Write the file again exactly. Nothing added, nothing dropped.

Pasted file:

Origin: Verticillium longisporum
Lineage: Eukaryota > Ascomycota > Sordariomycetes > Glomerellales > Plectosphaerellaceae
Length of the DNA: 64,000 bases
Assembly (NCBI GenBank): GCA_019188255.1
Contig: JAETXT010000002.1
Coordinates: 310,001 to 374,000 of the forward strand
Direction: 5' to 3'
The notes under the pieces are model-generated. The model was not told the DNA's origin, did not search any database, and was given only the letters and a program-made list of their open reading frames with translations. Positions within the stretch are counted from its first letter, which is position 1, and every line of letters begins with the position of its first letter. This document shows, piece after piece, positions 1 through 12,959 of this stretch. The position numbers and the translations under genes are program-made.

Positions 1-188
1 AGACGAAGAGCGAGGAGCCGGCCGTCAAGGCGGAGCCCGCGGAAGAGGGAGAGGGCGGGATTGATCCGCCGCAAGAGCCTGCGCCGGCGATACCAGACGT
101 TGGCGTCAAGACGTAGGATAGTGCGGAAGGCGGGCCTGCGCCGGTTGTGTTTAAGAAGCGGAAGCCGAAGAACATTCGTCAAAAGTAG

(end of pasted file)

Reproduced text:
Origin: Verticillium longisporum
Lineage: Eukaryota > Ascomycota > Sordariomycetes > Glomerellales > Plectosphaerellaceae
Length of the DNA: 64,000 bases
Assembly (NCBI GenBank): GCA_019188255.1
Contig: JAETXT010000002.1
Coordinates: 310,001 to 374,000 of the forward strand
Direction: 5' to 3'
The notes under the pieces are model-generated. The model was not told the DNA's origin, did not search any database, and was given only the letters and a program-made list of their open reading frames with translations. Positions within the stretch are counted from its first letter, which is position 1, and every line of letters begins with the position of its first letter. This document shows, piece after piece, positions 1 through 12,959 of this stretch. The position numbers and the translations under genes are program-made.

Positions 1-188
1 AGACGAAGAGCGAGGAGCCGGCCGTCAAGGCGGAGCCCGCGGAAGAGGGAGAGGGCGGGATTGATCCGCCGCAAGAGCCTGCGCCGGCGATACCAGACGT
101 TGGCGTCAAGACGTAGGATAGTGCGGAAGGCGGGCCTGCGCCGGTTGTGTTTAAGAAGCGGAAGCCGAAGAACATTCGTCAAAAGTAG